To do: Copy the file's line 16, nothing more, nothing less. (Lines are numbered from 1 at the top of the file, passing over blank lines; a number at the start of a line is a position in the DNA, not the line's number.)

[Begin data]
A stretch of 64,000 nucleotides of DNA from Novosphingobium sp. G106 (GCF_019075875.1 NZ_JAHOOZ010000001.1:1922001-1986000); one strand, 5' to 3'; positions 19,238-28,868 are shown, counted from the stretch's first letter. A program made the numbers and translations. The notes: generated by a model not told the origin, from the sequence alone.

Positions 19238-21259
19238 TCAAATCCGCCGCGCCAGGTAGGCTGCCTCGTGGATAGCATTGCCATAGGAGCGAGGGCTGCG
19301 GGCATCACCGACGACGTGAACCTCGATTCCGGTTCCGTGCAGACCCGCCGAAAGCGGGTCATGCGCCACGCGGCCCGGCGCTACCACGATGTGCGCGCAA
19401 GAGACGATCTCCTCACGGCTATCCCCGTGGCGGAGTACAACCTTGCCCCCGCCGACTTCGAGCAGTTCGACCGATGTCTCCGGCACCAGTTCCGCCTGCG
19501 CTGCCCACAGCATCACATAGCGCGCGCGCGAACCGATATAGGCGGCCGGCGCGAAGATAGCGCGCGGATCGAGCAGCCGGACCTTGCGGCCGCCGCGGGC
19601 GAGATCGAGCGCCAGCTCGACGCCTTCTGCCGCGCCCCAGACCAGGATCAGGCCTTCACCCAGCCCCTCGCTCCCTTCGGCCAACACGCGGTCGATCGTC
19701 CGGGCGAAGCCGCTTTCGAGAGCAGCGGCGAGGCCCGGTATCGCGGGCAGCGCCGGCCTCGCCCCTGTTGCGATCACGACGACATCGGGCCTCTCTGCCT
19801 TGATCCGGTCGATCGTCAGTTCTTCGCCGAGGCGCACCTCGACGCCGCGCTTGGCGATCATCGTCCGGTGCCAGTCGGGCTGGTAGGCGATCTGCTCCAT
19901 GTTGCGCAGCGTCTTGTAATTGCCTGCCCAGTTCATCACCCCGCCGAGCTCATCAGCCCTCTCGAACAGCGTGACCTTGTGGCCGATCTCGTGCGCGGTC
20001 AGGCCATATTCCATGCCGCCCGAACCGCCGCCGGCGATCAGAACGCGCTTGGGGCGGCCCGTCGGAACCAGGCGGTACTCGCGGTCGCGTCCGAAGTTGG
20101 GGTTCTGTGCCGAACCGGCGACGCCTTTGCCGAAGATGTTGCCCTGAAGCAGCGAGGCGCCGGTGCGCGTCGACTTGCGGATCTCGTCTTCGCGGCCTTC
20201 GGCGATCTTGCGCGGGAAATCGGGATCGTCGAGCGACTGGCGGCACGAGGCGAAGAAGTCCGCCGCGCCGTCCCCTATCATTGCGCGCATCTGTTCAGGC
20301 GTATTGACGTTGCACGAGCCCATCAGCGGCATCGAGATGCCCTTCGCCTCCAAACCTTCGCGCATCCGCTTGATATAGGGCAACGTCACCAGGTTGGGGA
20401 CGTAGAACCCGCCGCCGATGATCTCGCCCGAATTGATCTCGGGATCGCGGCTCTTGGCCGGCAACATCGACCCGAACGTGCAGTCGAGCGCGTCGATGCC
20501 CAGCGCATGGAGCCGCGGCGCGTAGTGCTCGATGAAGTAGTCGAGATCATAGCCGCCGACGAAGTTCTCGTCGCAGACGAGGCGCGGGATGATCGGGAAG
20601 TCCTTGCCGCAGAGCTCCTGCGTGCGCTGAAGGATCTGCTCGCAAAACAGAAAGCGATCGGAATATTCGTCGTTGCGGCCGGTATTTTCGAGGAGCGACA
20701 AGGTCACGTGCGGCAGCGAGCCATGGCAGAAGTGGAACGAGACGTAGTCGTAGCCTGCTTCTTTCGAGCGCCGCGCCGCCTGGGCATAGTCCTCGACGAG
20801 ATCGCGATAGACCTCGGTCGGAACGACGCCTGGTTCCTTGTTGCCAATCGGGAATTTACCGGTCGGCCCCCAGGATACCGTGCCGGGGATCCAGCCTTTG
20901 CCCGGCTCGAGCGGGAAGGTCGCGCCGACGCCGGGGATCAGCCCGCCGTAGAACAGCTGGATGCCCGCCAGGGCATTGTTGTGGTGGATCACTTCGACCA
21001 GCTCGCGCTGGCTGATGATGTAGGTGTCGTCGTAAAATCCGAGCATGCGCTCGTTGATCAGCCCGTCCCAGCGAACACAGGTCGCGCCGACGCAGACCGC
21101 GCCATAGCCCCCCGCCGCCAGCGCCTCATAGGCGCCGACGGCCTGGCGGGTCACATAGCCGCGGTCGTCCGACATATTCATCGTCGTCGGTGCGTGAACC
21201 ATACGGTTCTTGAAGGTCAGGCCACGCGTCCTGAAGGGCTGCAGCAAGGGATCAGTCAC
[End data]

20501 CAGCGCATGGAGCCGCGGCGCGTAGTGCTCGATGAAGTAGTCGAGATCATAGCCGCCGACGAAGTTCTCGTCGCAGACGAGGCGCGGGATGATCGGGAAG